Chidyausiku slams lazy judges Chief Justice Chidyausiku
Chief Justice Chidyausiku

Chief Justice Chidyausiku

Zvamaida Murwira Senior Reporter—
Chief Justice Godfrey Chidyausiku has once again slammed some High Court judges for being “lazy” and creating a backlog, with one judge only handing down two judgments last year while other judges had written more than 300. Justice Chidyausiku hit out at Justices Samuel Kudya, Alphas Chitakunye and Priscilla Chigumba for failing to conclude cases during their interviews to be considered for elevation to the Supreme Court on Thursday.

It merged that Justice Kudya had only handed down two judgments last year while Justice Chitakunye handed 69 judgments, something the Judicial Service Commission said was a cause for concern. Justice Charles Hungwe, who was part of eight judges to be interviewed, was commended for writing more than 100 judgments in a year.

“The pressure in the Supreme Court is more than at the High Court. Why should the Commission be convinced that you will write more judgments at the Supreme Court when you have not been writing at the High Court. Some of your fellow judges have written 330 judgments while you have written two,” said Chief Justice Chidyausiku, while interviewing Justice Kudya.

“If it was a small difference of about say 10, I would understand, but a discrepancy of about 200, we have problems with that.” Deputy Chief Justice Luke Malaba weighed in saying: “You wrote 12 judgments in 2013, it means you are not really working.” In response, Justice Kudya said he was once Acting Secretary of JSC, a position which consumed some of his time.

He said in some of the instances he disposed of some cases during pre-trial management meetings where one party would eventually withdraw. “So you are saying you are disposing the cases through arbitration and not through judgments?” asked Chief Justice Chidyausiku.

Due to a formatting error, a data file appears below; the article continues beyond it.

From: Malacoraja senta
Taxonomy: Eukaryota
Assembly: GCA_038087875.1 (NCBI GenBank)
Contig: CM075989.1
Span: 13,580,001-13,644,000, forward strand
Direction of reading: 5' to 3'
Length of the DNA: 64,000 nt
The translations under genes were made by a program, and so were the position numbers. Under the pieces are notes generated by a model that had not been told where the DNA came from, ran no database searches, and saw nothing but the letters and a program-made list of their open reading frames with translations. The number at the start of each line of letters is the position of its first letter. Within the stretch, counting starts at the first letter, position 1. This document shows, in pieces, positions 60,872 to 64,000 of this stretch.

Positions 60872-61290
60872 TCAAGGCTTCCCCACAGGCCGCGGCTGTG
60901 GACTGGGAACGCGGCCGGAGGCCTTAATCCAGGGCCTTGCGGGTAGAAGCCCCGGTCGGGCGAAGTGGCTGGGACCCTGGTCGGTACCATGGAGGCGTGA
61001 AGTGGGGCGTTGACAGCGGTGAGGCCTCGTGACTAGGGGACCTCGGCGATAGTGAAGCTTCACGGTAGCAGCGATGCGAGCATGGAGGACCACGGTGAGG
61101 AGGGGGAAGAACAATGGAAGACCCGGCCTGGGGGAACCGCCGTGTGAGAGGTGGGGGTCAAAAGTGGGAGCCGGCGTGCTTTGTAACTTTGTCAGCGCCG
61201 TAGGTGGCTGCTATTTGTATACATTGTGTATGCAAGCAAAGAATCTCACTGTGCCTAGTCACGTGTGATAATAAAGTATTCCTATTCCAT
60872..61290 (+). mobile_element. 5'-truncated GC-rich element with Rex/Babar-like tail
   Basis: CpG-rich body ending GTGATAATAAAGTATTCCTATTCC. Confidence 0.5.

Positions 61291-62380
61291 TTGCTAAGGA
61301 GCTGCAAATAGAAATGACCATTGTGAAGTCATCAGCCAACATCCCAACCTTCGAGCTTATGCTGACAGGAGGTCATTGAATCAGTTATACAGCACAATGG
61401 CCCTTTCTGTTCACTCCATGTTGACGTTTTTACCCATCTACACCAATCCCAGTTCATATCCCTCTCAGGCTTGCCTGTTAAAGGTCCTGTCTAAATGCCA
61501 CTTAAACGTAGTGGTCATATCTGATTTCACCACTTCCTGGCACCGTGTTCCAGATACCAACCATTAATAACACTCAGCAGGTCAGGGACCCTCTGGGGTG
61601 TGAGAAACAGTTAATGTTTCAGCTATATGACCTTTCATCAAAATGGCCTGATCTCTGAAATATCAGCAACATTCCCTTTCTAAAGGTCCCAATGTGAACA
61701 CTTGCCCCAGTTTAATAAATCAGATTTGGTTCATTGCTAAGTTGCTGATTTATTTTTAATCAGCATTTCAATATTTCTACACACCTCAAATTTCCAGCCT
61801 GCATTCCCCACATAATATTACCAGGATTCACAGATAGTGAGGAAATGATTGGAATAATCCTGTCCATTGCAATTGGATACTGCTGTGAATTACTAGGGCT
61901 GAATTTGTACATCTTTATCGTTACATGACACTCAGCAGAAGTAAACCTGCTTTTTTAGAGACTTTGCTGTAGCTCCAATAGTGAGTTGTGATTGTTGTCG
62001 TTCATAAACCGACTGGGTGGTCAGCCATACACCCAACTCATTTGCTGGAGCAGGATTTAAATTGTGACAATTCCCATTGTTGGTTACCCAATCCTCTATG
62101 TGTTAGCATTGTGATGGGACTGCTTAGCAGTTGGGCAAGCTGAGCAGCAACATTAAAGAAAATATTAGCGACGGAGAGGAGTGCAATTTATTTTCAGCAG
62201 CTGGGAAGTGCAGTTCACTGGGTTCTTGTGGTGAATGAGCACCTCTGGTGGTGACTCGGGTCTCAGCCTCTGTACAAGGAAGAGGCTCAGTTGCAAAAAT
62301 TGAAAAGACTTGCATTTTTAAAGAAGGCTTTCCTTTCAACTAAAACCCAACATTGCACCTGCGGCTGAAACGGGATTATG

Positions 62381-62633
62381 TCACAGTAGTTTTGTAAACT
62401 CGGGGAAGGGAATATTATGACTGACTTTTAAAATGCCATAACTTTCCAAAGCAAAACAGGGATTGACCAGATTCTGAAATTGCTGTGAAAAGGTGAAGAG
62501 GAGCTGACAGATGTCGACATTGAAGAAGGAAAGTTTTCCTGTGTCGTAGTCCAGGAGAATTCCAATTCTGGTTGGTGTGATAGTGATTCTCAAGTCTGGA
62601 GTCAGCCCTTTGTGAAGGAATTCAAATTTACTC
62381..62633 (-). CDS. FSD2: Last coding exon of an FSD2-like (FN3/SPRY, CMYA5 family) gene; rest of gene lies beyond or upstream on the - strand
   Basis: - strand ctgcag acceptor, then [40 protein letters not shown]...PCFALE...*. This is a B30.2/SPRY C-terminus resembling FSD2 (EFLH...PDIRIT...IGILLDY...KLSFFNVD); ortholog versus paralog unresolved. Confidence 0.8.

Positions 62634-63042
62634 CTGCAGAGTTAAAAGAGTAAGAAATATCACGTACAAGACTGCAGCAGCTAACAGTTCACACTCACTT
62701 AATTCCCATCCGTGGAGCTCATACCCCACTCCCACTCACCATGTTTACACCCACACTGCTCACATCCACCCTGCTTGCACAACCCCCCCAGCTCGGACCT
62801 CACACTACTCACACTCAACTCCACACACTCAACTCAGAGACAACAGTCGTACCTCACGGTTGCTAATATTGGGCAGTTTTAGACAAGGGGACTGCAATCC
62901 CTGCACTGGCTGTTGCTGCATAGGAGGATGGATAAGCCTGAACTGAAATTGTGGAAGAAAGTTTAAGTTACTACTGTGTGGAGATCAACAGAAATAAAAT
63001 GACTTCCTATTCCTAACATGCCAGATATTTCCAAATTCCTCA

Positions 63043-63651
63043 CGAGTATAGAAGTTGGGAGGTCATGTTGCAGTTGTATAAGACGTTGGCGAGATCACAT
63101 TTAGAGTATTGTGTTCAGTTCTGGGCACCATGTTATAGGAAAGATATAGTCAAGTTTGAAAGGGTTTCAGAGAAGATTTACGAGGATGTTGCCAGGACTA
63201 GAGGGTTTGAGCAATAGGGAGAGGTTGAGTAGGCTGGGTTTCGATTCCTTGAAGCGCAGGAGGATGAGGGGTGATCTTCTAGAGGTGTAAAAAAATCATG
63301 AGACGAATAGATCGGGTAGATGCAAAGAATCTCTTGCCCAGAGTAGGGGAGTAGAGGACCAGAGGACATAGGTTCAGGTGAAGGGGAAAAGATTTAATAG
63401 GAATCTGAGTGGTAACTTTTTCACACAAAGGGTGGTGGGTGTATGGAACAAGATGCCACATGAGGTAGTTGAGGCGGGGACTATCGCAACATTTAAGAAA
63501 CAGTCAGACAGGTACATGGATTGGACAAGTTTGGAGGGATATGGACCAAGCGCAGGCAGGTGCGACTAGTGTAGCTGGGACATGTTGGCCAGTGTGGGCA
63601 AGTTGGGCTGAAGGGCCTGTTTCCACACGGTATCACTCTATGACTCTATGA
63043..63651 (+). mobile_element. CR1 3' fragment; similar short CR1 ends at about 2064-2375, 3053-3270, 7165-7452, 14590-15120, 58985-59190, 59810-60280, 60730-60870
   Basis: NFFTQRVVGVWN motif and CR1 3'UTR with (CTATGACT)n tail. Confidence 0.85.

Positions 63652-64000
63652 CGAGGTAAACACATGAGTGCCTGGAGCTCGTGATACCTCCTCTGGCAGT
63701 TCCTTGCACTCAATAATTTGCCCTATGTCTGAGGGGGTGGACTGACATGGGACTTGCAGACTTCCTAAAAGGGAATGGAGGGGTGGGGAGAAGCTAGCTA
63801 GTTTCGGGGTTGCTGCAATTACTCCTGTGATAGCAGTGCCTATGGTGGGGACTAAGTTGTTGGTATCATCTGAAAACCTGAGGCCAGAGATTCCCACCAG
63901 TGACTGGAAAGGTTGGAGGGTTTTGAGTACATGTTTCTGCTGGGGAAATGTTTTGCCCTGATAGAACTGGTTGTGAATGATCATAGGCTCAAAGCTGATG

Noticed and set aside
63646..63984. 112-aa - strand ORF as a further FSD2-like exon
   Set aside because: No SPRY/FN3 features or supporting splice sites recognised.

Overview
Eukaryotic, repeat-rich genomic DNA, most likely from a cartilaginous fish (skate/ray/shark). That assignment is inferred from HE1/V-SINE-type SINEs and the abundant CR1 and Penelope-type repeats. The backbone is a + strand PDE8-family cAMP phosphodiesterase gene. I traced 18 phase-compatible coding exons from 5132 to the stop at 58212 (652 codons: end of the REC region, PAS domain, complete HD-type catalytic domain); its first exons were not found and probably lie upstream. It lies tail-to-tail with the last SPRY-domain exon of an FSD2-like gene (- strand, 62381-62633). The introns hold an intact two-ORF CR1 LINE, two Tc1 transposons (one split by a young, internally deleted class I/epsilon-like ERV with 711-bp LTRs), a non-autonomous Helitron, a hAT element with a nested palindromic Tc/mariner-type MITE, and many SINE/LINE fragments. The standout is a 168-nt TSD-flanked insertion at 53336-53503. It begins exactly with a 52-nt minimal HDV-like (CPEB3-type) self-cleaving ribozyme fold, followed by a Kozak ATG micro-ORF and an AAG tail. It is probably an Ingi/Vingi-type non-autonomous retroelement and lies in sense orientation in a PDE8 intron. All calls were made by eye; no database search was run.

Justice Kudya said he is in a specialised court — the Fiscal Court — where he is the only judge, adding that he receives large volumes of documents to go through.

“The 24 hours I have in a day are not enough to deal with a tax case. I am surprised I have not had a nervous breakdown. I have most of the time taught myself. I have no one to consult, one judge who used to do such cases is Retired Justice (George) Smith and he is now a consultant of most of the parties that appear before me, making it impossible to consult him,” said Justice Kudya.

“Another judge is Justice (Ben) Hlatshwayo, but he is now at the Supreme Court. I would not want to bother him since I know he is a busy man. “Besides if I consult him what if he is to deal with the very case that I would have consulted on appeal.”

Justice Chitakunye said he sits on the African Union Commission on Human Rights and that entails travelling a lot and reading voluminous documents and hinted that could be one of the reasons for lower output.

Chief Justice Chidyausiku said if that was the case, the JSC might consider not to second judges to the continental body if their work was being compromised. The judges were also taken to task on why they had a higher number of their cases overturned on appeal.

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